We had our six-week appointment at the children’s hospital near the end of May to see how my boy’s heart was holding up after the valvuloplasty (every time I hear this, it sounds more like a vaginal rejuvenation job than a heart procedure).
I’ve been back and forth to the GP with my blood pressure (finally discharged from the maternity hospital at the start of June and, thank the universe, off all bp meds since then) and at one of my visits the GP showed me a letter they’d received from the children’s hospital about the heart problem. It opened by explaining that my boy had “severe” aortic valve stenosis. I suppose the speed at which everything moved once it was diagnosed indicated that it was quite bad but seeing it in black and white was a little shocking. My sister believes there would have been no point in them alarming us by divulging the seriousness of the situation and she’s probably right. I’m not sure in my sleep-deprived, c-sectioned state five days post-partum that I would have been able for that information.
At the six-week appointment, I made the rookie mistake of going straight up to the Cardiac Outpatients on the fourth floor with the little fella in my arms while my mother parked the car. The waiting room looked like a bomb had hit it: parents and children sardined along the corridor with few places to sit waiting for their appointments. It turned out the proper waiting room was being renovated, meaning the brilliant staff were having to manage a crazy situation, with good humour and efficiency as usual. I tried to check in and was told I needed to register at Outpatients back on the ground floor. So, down I traipsed and had to wait for my ticket number to be called, miraculously making it back to the fourth floor in time for my 10am appointment. I won’t make that mistake again.
When we were called in, we had to strip the poor little fella down to be weighed (not happy) and they did his ECG. His oxygen levels were at 100 per cent, which was reassuring. Then, out into the corridor to wait to be called for his echocardiogram. It was a fluke that we had his warmest, fleeciest blanket with us, as we were told to wait with him stripped down to his little nappy, presumably to speed things up once you are summonsed. Beside us was a couple up from the country who had had to leave their house at 6am. Their five-year-old girl has Down Syndrome and a heart condition that has required them to travel up and down to the children’s hospital over the years. They were in that day to find out whether she would need to undergo an operation. A lot of the kids in the Cardiac unit seem to have Down Syndrome and heart problems of varying degrees of severity.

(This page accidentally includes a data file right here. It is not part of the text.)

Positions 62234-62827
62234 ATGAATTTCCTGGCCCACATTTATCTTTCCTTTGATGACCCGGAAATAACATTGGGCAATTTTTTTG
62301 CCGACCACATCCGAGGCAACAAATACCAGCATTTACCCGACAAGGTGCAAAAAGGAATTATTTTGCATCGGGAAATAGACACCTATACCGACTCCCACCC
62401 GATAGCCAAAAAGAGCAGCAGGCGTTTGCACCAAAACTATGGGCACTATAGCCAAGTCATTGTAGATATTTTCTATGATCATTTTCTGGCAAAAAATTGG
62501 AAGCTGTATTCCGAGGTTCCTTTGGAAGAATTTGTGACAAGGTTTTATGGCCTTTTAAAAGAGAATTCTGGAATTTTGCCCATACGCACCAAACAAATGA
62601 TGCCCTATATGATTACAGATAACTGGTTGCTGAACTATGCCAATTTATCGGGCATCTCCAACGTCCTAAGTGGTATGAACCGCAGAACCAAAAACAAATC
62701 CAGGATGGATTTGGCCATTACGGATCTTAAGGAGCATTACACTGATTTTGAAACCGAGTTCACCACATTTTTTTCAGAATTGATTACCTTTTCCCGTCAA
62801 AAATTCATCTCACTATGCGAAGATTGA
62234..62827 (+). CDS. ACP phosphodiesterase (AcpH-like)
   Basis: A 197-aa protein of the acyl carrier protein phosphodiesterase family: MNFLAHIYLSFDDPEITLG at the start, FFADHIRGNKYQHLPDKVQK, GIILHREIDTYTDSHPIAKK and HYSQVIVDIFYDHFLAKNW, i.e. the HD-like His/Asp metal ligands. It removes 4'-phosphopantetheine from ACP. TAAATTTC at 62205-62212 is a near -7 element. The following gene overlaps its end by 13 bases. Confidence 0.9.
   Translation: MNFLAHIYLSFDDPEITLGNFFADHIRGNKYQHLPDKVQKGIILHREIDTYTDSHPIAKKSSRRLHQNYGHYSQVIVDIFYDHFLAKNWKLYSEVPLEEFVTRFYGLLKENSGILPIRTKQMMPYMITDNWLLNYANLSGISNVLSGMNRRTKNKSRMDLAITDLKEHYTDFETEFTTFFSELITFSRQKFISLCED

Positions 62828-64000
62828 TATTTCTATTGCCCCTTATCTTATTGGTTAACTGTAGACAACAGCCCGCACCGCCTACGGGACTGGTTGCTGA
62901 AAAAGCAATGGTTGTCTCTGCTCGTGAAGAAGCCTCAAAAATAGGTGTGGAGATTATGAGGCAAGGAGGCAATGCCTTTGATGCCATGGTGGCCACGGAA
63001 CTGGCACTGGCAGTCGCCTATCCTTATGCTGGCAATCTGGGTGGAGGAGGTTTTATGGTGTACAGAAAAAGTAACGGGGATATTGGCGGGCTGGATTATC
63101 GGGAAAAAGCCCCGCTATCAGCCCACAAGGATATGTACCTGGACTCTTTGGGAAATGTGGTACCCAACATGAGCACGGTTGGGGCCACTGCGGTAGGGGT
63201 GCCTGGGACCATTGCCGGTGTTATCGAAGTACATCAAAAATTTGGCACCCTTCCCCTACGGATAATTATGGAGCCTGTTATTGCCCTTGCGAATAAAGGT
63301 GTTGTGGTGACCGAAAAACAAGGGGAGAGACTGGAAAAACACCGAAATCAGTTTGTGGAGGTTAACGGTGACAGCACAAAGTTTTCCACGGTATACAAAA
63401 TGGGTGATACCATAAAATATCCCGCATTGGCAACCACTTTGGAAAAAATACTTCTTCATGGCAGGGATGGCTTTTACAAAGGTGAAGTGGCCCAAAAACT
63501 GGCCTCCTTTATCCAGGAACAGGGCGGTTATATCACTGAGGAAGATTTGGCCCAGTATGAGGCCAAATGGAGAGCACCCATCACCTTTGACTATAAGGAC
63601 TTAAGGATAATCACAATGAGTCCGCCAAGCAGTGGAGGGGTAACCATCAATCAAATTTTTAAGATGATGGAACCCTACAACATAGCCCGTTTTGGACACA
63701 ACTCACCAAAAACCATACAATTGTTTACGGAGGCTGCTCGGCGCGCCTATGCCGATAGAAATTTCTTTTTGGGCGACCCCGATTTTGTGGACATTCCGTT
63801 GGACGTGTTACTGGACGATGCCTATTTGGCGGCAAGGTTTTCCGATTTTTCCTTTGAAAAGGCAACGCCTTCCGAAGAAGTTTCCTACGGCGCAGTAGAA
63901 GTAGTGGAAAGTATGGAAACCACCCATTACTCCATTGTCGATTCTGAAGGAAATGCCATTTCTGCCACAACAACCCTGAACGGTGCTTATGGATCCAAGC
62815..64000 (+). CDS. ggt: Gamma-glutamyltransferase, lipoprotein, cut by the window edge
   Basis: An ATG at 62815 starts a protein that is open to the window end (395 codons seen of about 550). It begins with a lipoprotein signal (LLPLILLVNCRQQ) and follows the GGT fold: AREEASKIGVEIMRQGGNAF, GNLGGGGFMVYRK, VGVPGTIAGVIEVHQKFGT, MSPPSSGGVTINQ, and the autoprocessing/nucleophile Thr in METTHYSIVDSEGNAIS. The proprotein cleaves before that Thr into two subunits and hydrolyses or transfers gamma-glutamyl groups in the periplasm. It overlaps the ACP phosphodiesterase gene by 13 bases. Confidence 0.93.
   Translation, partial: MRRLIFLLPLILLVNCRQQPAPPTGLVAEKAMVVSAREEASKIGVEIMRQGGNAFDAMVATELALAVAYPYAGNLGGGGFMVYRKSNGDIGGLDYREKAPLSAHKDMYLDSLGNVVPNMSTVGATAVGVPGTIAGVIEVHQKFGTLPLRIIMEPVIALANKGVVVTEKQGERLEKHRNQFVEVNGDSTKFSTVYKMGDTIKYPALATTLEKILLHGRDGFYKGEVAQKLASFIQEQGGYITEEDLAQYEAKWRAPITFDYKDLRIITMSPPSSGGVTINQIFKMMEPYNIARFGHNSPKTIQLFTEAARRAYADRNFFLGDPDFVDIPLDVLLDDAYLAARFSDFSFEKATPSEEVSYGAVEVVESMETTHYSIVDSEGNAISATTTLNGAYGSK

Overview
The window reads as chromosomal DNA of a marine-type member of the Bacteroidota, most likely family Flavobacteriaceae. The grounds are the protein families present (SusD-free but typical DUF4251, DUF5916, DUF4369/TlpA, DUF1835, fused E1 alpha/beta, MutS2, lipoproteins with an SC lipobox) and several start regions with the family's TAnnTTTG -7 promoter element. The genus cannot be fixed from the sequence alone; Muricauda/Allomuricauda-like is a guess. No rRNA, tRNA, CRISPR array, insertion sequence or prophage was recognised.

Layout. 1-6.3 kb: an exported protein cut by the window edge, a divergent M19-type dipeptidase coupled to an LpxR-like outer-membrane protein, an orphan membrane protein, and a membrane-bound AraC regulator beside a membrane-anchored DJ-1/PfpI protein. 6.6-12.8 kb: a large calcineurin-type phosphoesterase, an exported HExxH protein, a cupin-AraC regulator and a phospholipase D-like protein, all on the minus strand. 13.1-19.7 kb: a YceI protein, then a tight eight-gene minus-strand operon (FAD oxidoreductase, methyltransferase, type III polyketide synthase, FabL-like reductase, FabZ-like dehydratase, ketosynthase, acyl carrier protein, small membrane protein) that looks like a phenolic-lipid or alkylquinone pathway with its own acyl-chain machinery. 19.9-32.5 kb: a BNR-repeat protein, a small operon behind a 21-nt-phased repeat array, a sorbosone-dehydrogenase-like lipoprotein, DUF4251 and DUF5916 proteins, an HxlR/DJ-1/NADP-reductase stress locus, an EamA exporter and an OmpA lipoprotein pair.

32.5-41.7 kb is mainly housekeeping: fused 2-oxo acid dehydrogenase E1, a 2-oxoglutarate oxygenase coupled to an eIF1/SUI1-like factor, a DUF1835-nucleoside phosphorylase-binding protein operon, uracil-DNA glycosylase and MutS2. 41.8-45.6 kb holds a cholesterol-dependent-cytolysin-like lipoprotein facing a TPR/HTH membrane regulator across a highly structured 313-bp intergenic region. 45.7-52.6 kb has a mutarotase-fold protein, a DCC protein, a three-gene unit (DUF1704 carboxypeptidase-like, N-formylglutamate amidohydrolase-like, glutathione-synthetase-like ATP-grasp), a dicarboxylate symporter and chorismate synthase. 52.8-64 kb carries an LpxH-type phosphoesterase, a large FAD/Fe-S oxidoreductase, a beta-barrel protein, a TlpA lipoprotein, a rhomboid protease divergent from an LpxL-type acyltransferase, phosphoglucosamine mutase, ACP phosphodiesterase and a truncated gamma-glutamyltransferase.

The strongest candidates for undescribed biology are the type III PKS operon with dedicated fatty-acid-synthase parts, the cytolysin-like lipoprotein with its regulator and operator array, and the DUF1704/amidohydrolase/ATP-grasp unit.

We had our echo and my boy was noticeably livelier and more unsettled than the last time we did this, back when he was only four days old and too oblivious and/or exhausted by his heart problem to be upset. I had brought a soother, which we don’t usually use, and it came in handy for calming him down, though in a cute novice way he kept letting it drop out of his mouth.
Out again into the crazy corridor and then into an ante-room to wait for the consultant. I could hear him debriefing some student doctors in the next room and I think, though I’m not 100 per cent certain, I heard him say ours was one of the worst cases he had seen (after which I stopped eavesdropping). However, when we were finally called in, the news was great: if he had asked for the best result possible, this would have surpassed even those expectations. There was no backflow, which was remarkable; the pump was performing much better; and the gradient (pressure) was down to 25-30, which was brilliant. It isn’t possible to completely remove the narrowing, as this would cause leakage. In his opinion, we wouldn’t need the valve replaced for a long time and there was a chance that we wouldn’t have to replace it at all. I asked about the severity and the consultant said that really the only question in his mind the day we first visited the hospital was whether they should do it that day or wait until the following Tuesday. Gulp.
I asked if we could expect my boy to lead a normal life and he said yes. There was nothing to watch out for except “girls”. We were to come back in four months and after that, assuming all was still okay, every six months.
On our way out, we met the couple up from the country, who were over the moon. They had been told their daughter wouldn’t need the operation and had been discharged from the hospital. They were going to the zoo to celebrate before the long drive home. One little victory and one fewer problem for them to worry about in what is doubtless a tough life despite their daughter’s cuteness.
It’s a cliché but it really feels like a miracle to have a healthy child, even if mine has needed a little help.